Air Force Gen. 'CQ' Brown Is Nominated as the Next Chairman of the Joint Chiefs

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Gen. CQ Brown, Jr. speaks during a meeting at the Pentagon.
Gen. CQ Brown, Jr. speaks with Lt. Gen. Shihab Jahid Ali, commander of the Iraqi Air Force, during a meeting at the Pentagon, Arlington, Va., May 15, 2023. (U.S. Air Force photo by Eric Dietrich)

Air Force Chief of Staff Gen. Charles "C.Q." Brown was nominated by President Joe Biden on Thursday to be the next chairman of the Joint Chiefs of Staff, the country's top uniformed officer.

If Brown is confirmed by the Senate, the post will be handed over from an Army general to an Air Force general with experience in the Pacific region, where the U.S. is hoping to counter China. Brown, who has been the Air Force's top officer since 2020, will also be the first Black service member to helm the Joint Chiefs in 30 years.

"For the future in the Indo-Pacific, Gen. Brown has built a reputation across the force as an unflappable and highly effective leader, and someone who creates an environment of teamwork, trust, and executes with excellence," Biden said.

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The Joint Chiefs job is currently held by Gen. Mark Milley, who was appointed by President Donald Trump but eventually ran afoul of the former president. Milley's term as chairman ends Sept. 30.

The announcement ends months-long speculation and chatter that Brown would be nominated. He was seen as an ideal candidate, namely because of his background as a command pilot with 130 combat hours and his previous roles as commander of Pacific Air Forces and as air component commander for U.S. Indo-Pacific Command.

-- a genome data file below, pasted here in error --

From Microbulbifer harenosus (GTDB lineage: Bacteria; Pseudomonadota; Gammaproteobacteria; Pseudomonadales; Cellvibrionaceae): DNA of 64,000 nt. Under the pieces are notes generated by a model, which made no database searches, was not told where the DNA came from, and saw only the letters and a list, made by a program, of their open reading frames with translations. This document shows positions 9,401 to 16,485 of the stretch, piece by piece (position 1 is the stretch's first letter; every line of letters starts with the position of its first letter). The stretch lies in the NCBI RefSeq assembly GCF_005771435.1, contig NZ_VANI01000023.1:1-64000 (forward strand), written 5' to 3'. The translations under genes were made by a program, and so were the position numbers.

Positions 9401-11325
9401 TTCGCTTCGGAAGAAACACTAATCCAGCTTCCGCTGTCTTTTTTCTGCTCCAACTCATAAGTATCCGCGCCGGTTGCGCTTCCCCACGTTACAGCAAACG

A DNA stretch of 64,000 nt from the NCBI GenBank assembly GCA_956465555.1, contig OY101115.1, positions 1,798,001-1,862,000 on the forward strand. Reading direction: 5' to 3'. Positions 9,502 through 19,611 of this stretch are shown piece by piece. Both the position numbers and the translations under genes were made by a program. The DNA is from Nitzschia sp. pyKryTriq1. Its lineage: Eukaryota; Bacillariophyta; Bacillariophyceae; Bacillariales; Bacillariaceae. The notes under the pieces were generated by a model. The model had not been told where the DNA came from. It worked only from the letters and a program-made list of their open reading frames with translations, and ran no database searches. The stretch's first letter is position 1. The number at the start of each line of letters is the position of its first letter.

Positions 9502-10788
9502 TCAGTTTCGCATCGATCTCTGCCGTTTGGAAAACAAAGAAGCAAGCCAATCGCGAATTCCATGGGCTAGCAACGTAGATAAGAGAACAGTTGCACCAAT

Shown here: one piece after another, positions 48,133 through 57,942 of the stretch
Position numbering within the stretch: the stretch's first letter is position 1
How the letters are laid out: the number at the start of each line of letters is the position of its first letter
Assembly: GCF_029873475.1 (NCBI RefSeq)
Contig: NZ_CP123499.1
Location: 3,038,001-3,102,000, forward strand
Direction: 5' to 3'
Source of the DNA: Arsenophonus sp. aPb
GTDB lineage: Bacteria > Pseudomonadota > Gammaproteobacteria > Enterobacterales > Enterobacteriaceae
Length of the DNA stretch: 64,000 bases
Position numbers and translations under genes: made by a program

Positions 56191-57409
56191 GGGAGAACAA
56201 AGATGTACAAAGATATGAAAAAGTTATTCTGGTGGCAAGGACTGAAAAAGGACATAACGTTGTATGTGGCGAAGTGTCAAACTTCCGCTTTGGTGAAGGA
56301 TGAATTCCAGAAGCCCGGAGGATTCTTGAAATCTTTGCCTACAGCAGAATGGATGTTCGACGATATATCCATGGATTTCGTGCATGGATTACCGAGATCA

Biden highlighted Brown's Texas roots, his father's military service and that the Air Force general who knows how to smoke a "mean brisket." The president also mentioned Brown's call sign, "Swamp Thing" -- a reference to an incident in which he had to eject from his burning F-16 Fighting Falcon fighter jet and parachute into the Florida everglades.

"While General Brown is a proud butt-kicking American airman first and always, he's also been an operational leader in the joint force," Biden said. "He gained respect across every service of those who have seen him in action and have come to depend on his judgment."

Many Air Force officers and military experts praised Biden's choice. Dave Deptula, a retired Air Force lieutenant general and dean of the nonprofit Mitchell Institute for Aerospace Studies, told Military.com on Thursday that Brown's experience in the Pacific will be a notable pivot from past leadership.

"His real-world experience in the Pacific theater will help transition U.S. military leadership from dominance by Army generals with a counterinsurgency and Mideast-focused set of experiences to a focus on the challenges of operating in the Pacific and countering the advantages that China holds," Deptula said.

Biden has made diversity in his administration a priority, and he appointed the first Black secretary of defense, Lloyd Austin, early in his term. The last Black officer to hold the role of Joint Chiefs chairman was retired Gen. Colin Powell, who held the role from 1989 to 1993 during the George H.W. Bush and Bill Clinton administrations. Powell died in 2021.